While car makers have been touting new higher-efficiency versions of some of their more popular vehicle brands, tests show that it could take years for the average driver to realize enough cost savings on gas to make up for the higher price tag.
Our pals at the Consumer Reports test tracks looked at a handful of these newer vehicles, like the Ford Focus SFE and the Chevrolet Cruze Eco and found that drivers expecting big savings on gas may be disappointed.
For example, CR found that the Cruze Eco will only save most drivers about $20 per year compared to the standard version of the car. The Focus SFE and the Honda Civic HF demonstrated more savings at consumers $145 and $135 per year, respectively.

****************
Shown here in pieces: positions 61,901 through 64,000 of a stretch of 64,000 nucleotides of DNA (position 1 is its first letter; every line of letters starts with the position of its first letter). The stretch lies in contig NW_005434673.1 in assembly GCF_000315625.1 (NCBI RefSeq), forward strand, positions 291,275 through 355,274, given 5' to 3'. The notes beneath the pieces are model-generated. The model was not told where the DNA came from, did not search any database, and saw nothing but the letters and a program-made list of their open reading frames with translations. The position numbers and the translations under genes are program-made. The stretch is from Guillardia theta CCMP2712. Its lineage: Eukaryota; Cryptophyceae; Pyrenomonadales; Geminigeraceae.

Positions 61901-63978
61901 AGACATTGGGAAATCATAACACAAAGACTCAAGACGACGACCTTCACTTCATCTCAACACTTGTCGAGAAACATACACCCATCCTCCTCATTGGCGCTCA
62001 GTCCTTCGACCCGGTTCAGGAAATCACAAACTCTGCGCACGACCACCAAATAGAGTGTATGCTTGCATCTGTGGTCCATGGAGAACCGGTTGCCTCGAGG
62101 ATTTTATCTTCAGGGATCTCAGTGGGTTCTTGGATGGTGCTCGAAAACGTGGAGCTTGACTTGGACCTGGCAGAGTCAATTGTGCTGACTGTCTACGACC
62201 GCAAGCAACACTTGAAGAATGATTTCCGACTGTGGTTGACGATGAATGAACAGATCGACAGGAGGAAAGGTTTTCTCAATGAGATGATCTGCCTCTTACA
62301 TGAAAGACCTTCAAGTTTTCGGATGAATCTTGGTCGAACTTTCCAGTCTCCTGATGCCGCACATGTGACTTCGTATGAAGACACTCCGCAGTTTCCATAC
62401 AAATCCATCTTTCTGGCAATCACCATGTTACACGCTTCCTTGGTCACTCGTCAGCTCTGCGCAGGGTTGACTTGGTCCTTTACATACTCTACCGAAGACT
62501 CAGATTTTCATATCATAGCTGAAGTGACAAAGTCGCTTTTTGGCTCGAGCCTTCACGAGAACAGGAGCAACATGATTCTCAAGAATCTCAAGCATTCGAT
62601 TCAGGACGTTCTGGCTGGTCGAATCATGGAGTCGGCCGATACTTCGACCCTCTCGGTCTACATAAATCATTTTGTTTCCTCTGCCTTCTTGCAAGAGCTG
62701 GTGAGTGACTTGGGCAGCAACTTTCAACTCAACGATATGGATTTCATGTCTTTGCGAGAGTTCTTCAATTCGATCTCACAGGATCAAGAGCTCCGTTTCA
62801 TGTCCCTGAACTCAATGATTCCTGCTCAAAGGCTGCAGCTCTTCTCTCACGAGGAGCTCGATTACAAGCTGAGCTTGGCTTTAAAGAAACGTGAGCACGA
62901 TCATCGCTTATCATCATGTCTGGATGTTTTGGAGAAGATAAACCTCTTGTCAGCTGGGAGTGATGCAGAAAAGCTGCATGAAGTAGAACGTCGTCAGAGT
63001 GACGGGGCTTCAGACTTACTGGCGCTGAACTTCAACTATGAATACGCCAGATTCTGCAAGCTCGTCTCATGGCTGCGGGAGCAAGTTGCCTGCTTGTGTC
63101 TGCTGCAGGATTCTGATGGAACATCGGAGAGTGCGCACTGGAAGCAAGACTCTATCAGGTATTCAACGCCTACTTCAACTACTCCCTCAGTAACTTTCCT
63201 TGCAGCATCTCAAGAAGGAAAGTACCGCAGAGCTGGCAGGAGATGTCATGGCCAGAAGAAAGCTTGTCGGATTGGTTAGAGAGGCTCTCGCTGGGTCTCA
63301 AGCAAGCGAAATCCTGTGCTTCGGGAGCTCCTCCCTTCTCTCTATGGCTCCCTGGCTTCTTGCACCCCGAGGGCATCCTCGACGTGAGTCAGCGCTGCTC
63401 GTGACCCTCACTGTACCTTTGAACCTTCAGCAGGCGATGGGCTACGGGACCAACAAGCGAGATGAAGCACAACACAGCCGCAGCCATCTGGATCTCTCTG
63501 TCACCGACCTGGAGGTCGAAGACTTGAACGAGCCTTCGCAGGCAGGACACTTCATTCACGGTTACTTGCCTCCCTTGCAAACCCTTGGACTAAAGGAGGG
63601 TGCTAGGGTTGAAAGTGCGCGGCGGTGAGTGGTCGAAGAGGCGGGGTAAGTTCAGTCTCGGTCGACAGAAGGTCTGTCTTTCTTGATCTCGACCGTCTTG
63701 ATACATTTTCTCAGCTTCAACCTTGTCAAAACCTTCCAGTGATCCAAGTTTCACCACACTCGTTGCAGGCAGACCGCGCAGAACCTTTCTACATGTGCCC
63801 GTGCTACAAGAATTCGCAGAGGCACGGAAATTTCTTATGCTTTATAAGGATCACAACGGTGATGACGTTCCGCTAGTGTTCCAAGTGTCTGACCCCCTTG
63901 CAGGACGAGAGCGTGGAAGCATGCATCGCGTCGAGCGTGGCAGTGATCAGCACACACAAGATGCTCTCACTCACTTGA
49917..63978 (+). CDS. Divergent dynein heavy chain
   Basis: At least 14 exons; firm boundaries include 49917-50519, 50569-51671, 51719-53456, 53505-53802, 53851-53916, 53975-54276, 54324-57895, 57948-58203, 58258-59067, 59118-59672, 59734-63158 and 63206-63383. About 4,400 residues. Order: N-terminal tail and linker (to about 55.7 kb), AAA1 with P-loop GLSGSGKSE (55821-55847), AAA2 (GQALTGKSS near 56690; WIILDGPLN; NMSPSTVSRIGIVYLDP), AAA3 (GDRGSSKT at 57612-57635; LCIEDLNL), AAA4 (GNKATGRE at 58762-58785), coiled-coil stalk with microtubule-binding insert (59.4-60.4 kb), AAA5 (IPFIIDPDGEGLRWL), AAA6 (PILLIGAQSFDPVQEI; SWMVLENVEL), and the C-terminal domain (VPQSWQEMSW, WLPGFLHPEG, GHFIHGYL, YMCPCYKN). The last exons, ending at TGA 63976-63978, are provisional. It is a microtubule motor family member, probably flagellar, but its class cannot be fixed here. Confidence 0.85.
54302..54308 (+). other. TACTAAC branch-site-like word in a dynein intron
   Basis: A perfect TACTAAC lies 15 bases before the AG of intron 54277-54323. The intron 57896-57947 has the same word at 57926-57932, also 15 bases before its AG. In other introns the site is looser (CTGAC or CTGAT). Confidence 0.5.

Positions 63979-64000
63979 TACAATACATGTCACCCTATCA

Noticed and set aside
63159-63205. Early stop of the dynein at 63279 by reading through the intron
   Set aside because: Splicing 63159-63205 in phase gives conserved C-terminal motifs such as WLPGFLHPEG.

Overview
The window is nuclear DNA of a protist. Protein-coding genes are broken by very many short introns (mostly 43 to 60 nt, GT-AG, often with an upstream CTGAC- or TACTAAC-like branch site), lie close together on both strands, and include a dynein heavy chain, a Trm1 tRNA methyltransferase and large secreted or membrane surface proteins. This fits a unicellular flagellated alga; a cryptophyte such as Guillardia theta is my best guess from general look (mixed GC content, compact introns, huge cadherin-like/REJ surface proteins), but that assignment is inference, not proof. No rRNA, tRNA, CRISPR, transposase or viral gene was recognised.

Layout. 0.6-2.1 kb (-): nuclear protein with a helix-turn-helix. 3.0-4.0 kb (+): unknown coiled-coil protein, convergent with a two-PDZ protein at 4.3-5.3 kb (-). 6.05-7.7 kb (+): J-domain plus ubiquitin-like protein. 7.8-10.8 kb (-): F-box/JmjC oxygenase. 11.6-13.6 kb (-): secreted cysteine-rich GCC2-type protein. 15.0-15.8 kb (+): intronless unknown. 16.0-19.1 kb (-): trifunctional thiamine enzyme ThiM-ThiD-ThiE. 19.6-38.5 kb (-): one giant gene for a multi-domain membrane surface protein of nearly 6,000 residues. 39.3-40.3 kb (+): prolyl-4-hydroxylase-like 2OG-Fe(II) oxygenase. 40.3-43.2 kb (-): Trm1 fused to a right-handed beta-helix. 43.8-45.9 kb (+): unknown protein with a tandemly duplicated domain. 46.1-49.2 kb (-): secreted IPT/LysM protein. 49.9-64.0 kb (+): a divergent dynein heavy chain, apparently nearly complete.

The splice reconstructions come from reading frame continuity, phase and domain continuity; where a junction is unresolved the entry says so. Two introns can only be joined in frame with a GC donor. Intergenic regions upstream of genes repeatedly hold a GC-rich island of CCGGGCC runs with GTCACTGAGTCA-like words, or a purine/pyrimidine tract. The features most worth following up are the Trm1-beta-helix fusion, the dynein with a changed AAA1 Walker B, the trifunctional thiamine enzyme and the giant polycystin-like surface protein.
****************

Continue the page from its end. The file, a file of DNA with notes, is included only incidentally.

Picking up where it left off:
But even those saving, figured at 12,000 miles/year driven and gas prices of $4/gallon, it would still take more than three years for Focus SFE buyers to recoup the additional $495 cost for the upgrade.
Meanwhile the Cruze Eco costs around $800 more over the Cruze LT, and with an annual gas savings of only around $20, it could take decades to make it worth the price, says CR. People who drive on the highway more frequently will see better savings, but would still need years before seeing a return on that initial investment.
Upgrading from the Civic LX sedan to the Civic HF will also cost you around $800, meaning it would take the average driver around six years to realize a net savings.
You can read more on these cars at ConsumerReports.org.